4 Interesting Facts About Heat-Pump Water Heaters

A water heater is an important part of your home. Not only does it supply your family with hot water for bathing and showering, but it also generates hot water for washing clothes and dishes. Unfortunately, most homeowners take this imperative appliance for granted. In most cases, you will replace an outdated unit with a new traditional model without much thought. Replacing an older unit with a new heat-pump water heater is a smart option that you should consider. Of course, you may not be familiar with this innovative, efficient, and appealing appliance. Use this guide to learn a few interesting facts about the heat-pump water heater.

It Works Like Your Refrigerator

You may not associate a refrigerator with a heat-pump water heater, but they work in a similar manner.

Your refrigerator pulls heat from the interior box and dumps it into the room. This prevents heat from affecting the food inside the fridge. Heat-pump water heaters are connected to your heating and cooling system's heat pump. This allows your water heater to pull heat from the air in the same room before dumping it into the tank at a higher temperature.  

To ensure your heat-pump water heater works properly, avoid installing it in a cool space. The water heater should be surrounding by warm air so it is able to pull heat to use when heating the water. The installation location should have a temperature between 40 and 90 degrees all year. Also, make sure there is an estimated 1,000 cubic feet of air space around your heat-pump water heater.

It Conserves Energy and Saves You Money

Traditional systems use energy to heat the water inside your tank. Your heat-pump water heater moves heated air into the tank to create hot water, which saves you a great deal of energy. Conserving energy is a great benefit on its own, since you most likely want to protect the environment. However, conserving energy can also save you a good amount of money.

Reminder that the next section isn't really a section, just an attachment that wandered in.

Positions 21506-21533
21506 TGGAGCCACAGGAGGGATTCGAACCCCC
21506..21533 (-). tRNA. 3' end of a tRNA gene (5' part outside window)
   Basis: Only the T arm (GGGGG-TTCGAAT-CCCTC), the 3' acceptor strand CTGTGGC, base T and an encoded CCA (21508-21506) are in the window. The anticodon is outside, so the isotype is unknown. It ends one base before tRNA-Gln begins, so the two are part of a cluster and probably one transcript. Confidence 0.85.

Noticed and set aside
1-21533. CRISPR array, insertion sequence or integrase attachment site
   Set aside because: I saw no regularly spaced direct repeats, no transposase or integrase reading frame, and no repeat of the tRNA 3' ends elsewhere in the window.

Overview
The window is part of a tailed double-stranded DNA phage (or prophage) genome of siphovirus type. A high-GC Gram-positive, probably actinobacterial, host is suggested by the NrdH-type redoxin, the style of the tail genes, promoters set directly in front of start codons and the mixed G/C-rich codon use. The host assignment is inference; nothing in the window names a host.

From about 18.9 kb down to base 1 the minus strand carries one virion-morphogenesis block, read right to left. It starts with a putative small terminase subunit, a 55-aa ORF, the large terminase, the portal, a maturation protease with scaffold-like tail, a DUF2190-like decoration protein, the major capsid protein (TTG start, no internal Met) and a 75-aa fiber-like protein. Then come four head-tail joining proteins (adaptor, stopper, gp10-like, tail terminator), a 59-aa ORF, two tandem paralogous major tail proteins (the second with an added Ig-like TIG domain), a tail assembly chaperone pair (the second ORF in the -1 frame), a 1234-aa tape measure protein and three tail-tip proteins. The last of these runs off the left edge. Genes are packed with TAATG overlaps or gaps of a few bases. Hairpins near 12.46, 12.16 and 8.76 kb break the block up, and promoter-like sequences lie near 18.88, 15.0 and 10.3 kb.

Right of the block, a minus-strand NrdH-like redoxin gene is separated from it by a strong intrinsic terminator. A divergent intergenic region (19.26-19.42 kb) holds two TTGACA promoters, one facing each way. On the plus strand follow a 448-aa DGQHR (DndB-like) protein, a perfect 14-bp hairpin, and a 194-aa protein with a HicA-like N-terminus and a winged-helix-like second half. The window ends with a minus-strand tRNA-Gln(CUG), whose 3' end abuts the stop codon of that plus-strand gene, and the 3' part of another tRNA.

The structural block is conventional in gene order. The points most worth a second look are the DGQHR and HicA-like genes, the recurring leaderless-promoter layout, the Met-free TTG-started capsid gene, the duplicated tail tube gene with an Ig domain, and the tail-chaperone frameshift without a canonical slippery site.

Determining the exact amount of energy savings will depend on your household's water usage, but a household of four can save an estimated $330 per year in energy costs. This may not seem like large savings, but this can add up to $3,500 in savings over the lifespan of your heat-pump water heater.

It Is Capable of Dehumidifying

As your heat-pump water heater pulls heat out of the air, the pump cools the space surrounding it. This cooling capability also draws out moisture that may be in the room. Here are a few dangers of moisture and humidity in your home.

  • Mold, mildew, and algae growth
  • Breathing difficulties
  • Nasal congestion/drip
  • Skin and eye irritations
  • Warped wood
  • Peeling paint
  • Condensation on windows

Removing humidity from the air surrounding your heat-pump water heater improves air quality while reducing your risk of odors, mold growth, medical conditions, and actual damage to your home.

It Adds Appeal and Value to your Home

Since 18 percent of a home's energy usage stems from heating water, buyers will find the addition of your hea- pump water heater very appealing. The added appeal of a heat-pump water heater and other energy-efficient updates will also increase the value of your home. Not only will you be able to attract more potential buyers, but you will also be able to sell your home at a higher price.

Instead of replacing an old water heater with a standard model, opt for an efficient heat-pump water heater. Learning and understanding these four surprising facts will help you make a decision to move toward getting an energy-efficient, affordable, and appealing heat-pump water heater. 

About Me

Remaining Comfortable In Your Home after Completing a Major Renovation

In a few, short months, my spouse and I will begin the construction process to build a much needed addition onto our small home. The addition will include a den and a master suite. But because our home will be much larger after the building process is complete, we will need to update our HVAC system. After speaking with our knowledgeable HVAC contractor, we’ve decided to purchase a second heating and air conditioning unit for our home. This additional unit will be considerably smaller than our current one. It will only heat and cool the new addition to our house. On this blog, I hope you will discover the best options for heating and cooling a home after building an addition onto it.

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